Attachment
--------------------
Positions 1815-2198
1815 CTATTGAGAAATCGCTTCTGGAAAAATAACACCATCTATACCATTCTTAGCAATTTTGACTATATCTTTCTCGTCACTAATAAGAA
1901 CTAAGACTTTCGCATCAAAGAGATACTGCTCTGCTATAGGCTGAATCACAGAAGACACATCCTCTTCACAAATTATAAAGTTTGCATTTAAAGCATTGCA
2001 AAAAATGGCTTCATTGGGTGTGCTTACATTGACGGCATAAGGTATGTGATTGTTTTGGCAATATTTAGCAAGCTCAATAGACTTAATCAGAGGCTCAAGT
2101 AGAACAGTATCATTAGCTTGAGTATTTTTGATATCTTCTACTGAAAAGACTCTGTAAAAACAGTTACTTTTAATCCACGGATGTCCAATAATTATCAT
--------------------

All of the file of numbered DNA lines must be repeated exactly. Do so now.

Positions 1815-2198
1815 CTATTGAGAAATCGCTTCTGGAAAAATAACACCATCTATACCATTCTTAGCAATTTTGACTATATCTTTCTCGTCACTAATAAGAA
1901 CTAAGACTTTCGCATCAAAGAGATACTGCTCTGCTATAGGCTGAATCACAGAAGACACATCCTCTTCACAAATTATAAAGTTTGCATTTAAAGCATTGCA
2001 AAAAATGGCTTCATTGGGTGTGCTTACATTGACGGCATAAGGTATGTGATTGTTTTGGCAATATTTAGCAAGCTCAATAGACTTAATCAGAGGCTCAAGT
2101 AGAACAGTATCATTAGCTTGAGTATTTTTGATATCTTCTACTGAAAAGACTCTGTAAAAACAGTTACTTTTAATCCACGGATGTCCAATAATTATCAT